A few states fall well below the national median for careers in clinical psychology, though that doesn’t necessarily indicate that individuals with Clinical PsyD degrees can’t find jobs there. It simply means the state is not a hotbed of clinical psychology hiring. Louisiana has less than a third of the national median, while four other states (Nevada, Alabama, Mississippi and Florida) have less than half.

* This figure is based on the BLS’ location quotient indicates an area’s rate of clinical psychology jobs relative to the national median. So the top state on the list, Vermont, has almost twice the concentration of clinical psychology jobs than the national rate.

For those just now entering their degree programs, the job picture today likely won’t bear much resemblance to the marketplace they’ll enter once they complete their education. In fact, some of the states with the lowest concentration of Clinical PsyD-related jobs are projected to post the biggest gains.

Highest percentage change in clinical psychology job openings (2016-26)

  • Colorado                    33.5%
  • Utah                           30.8%
  • Arizona                      24.9%
  • Nevada                      21.7%
  • Washington                21.5%
  • Texas                         20%
  • Florida                        19.9%
  • Virginia                       18.2%
  • Arkansas                   17.7%
  • Georgia                      17.4%

No state is projected to have a decline in clinical psychology job openings through 2026, and, in fact, for all states, the growth picture for Clinical PsyD degree holders is better in most states

than the overall job growth rate of 7 percent. Only four states (Rhode Island, Maine, Illinois and Vermont) have clinical psychology growth rates below the national employment growth rate.

Salary Outlook for Clinical PsyD Jobs

In addition to finding work under the “clinical psychologist” job title, Clinical PsyD degrees qualify individuals for dozens of other interesting roles. Here’s a look at salary range information for some of the highest-paying clinical psychology specialties:

  • Psychometrician: $75,000-$140,000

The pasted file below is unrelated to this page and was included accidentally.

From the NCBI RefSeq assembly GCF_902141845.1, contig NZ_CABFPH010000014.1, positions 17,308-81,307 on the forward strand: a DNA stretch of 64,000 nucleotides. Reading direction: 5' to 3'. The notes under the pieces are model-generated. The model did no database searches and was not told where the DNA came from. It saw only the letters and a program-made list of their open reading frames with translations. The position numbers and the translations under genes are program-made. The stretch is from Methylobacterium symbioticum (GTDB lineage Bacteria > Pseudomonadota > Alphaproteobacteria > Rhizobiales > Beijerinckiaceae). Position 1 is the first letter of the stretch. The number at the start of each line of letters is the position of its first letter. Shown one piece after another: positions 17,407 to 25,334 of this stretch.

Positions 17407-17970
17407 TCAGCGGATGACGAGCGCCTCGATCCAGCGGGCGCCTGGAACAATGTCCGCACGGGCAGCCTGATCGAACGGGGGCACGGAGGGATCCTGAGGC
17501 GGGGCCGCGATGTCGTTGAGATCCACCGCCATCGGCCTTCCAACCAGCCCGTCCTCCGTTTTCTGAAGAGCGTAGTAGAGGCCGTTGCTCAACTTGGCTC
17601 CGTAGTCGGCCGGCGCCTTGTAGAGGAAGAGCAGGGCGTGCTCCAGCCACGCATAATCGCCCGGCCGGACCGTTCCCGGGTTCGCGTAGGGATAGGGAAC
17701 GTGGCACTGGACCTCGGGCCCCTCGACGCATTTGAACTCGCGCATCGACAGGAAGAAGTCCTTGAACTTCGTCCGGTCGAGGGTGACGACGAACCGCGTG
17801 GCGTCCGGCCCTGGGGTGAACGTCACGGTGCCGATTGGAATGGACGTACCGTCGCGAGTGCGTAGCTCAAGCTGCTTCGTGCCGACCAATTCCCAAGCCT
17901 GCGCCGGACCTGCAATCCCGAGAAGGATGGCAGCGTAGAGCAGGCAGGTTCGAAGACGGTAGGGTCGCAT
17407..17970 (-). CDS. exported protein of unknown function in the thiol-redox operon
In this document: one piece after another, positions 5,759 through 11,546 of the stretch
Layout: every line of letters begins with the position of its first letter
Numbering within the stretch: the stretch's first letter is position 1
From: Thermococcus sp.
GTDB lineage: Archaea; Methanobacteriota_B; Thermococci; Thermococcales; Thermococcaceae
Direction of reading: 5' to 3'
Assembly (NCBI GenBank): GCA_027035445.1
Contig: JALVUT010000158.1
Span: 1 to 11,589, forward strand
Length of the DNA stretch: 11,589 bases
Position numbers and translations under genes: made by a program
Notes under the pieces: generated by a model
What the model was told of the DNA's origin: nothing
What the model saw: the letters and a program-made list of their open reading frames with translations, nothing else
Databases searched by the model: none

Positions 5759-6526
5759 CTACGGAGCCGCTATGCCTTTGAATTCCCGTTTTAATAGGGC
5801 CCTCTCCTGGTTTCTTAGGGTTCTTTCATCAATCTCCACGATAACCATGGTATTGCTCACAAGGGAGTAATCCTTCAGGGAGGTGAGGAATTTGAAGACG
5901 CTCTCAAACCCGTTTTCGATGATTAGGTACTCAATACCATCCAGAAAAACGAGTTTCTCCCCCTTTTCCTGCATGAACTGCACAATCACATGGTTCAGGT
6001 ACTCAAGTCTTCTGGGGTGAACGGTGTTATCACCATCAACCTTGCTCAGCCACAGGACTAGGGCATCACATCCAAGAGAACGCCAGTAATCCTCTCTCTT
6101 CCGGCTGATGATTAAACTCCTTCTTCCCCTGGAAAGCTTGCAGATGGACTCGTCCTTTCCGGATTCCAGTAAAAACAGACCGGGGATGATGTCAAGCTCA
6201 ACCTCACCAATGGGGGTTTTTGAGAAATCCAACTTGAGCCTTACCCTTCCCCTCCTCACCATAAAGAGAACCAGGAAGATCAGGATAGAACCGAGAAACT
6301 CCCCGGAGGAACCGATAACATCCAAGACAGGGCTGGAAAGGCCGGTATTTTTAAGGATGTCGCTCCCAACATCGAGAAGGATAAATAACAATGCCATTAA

• Mental Health Counselor: $40,000-$80,000
  • Addiction Counselor: $40,000-$80,000
  • Social Worker: $45,000-$100,000
  • Psychologist Reviewer: $60,000-$90,000
  • Adolescent Therapist: $75,000-$135,000
  • Telehealth Psychologist: $45,000-$80,000
  • Couples Counselor: $50,000-$80,000
  • Behavioral Scientist: $75,000-$150,000
  • Cognitive Behavioral Therapist: $40,000-$70,000
  • Crisis Counselor: $50,000-$100,000
  • Clinic Director: $50,000-$100,000
  • Psychological Consultant: $85,000-$120,000
  • Faculty & Staff Therapist: $50,000-$75,000
  • Behavior Analyst: $70,000-$125,000
  • Sleep Counselor: $50,000-$100,000
  • Forensic Psychologist: $75,000-$100,000
  • Veterans Counselor: $75,000-$100,000
  • School Counselor: $70,000-$110,000
  • Grief Counselor: $50,000-$60,000
  • Neuropsychologist: $75,000-$100,000

While a great deal depends on where in the U.S. you live, individuals with Clinical PsyD degrees are likely to find well-paying jobs, particularly if they develop specialties that make them more attractive candidates.

Those working in government roles and private practice are likely to earn the highest salaries. Those opening their own practices are largely able to set their own rates, and individuals who work as clinical psychologists within government will likely be compensated for jobs that are expected to be more stressful than average work.


With a growth rate more than double that of the nation at large, individuals who have a passion for helping others improve their lives through bettering their emotional and mental health should have a wide range of opportunities to earn a comfortable living once they complete their Clinical PsyD degrees.

As the nation gets older on average and as public acceptance and understanding of the importance of caring for mental health grows, a Clinical PsyD could very well prepare you for a job that doesn’t even exist today.


All information about job openings, job growth, state- and city-level income and state income growth came from the Bureau of Labor Statistics. Here’s a look at where you can explore the data for yourself. (Note, in some cases, you will need to create a custom table using this tool).


Ann Steele, Ph.D.

Ann Steele, Ph.D.


Ann Steele, Ph.D., is Editor-In-Chief of Ann has training as a clinical psychologist and psychoanalyst who has worked with adults, couples, adolescents, and preteens throughout San Diego county.